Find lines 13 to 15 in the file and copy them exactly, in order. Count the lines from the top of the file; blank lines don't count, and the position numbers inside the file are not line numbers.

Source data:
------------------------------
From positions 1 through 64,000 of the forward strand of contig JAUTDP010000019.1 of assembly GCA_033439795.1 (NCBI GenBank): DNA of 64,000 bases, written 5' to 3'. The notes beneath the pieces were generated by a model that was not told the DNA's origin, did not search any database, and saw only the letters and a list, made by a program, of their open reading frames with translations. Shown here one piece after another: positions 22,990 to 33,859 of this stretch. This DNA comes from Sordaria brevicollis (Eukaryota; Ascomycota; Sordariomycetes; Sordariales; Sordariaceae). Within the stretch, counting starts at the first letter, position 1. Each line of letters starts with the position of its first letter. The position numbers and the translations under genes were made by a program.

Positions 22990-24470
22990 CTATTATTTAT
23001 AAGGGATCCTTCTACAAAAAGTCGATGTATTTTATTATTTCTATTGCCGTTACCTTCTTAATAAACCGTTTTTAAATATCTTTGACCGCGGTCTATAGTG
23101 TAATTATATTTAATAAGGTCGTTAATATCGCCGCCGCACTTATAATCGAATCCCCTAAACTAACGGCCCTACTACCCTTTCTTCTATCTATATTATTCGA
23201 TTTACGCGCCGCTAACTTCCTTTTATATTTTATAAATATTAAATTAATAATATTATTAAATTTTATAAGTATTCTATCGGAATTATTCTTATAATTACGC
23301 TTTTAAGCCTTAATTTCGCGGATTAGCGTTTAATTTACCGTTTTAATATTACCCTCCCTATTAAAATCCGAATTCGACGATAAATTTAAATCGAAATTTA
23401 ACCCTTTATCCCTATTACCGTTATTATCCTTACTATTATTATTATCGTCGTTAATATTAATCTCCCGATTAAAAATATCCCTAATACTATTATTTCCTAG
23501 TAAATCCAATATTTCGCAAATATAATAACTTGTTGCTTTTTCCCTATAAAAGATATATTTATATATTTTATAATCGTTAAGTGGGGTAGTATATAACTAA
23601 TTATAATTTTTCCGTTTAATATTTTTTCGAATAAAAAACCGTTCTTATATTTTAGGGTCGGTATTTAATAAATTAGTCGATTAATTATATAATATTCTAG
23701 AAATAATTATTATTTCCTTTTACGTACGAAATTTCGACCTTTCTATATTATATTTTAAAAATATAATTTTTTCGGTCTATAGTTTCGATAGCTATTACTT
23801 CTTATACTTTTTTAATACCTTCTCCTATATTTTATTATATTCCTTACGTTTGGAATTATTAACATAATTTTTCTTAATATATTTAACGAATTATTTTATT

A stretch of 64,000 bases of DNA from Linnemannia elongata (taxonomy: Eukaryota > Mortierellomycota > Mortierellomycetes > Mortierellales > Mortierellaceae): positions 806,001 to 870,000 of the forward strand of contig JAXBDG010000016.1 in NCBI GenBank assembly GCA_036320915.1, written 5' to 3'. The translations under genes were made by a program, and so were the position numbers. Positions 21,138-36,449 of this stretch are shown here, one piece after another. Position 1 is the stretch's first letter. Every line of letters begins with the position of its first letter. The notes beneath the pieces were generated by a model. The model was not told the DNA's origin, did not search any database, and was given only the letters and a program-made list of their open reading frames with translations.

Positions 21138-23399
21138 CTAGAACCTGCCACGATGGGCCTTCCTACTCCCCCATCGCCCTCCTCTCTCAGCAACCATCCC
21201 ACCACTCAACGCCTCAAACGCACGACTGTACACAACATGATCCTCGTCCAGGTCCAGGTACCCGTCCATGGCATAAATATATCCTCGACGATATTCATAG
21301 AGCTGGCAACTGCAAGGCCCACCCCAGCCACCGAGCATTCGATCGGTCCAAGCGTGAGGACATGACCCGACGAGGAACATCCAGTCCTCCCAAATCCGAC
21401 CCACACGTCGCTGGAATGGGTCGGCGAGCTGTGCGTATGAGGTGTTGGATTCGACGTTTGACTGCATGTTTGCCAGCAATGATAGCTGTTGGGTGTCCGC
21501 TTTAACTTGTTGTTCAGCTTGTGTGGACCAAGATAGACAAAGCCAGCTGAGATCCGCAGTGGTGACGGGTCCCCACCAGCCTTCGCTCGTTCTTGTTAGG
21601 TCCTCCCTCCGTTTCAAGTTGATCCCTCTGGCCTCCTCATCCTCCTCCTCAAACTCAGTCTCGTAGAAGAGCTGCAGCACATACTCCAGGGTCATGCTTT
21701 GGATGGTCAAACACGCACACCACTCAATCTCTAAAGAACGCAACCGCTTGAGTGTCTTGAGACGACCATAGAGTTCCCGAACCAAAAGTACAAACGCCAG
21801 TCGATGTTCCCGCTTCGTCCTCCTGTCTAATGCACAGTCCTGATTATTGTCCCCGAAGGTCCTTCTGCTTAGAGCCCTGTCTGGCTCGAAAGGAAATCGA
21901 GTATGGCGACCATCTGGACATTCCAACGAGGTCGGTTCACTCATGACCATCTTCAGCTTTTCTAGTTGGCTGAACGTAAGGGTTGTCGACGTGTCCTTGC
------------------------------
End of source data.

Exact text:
A stretch of 64,000 bases of DNA from Linnemannia elongata (taxonomy: Eukaryota > Mortierellomycota > Mortierellomycetes > Mortierellales > Mortierellaceae): positions 806,001 to 870,000 of the forward strand of contig JAXBDG010000016.1 in NCBI GenBank assembly GCA_036320915.1, written 5' to 3'. The translations under genes were made by a program, and so were the position numbers. Positions 21,138-36,449 of this stretch are shown here, one piece after another. Position 1 is the stretch's first letter. Every line of letters begins with the position of its first letter. The notes beneath the pieces were generated by a model. The model was not told the DNA's origin, did not search any database, and was given only the letters and a program-made list of their open reading frames with translations.

Positions 21138-23399
21138 CTAGAACCTGCCACGATGGGCCTTCCTACTCCCCCATCGCCCTCCTCTCTCAGCAACCATCCC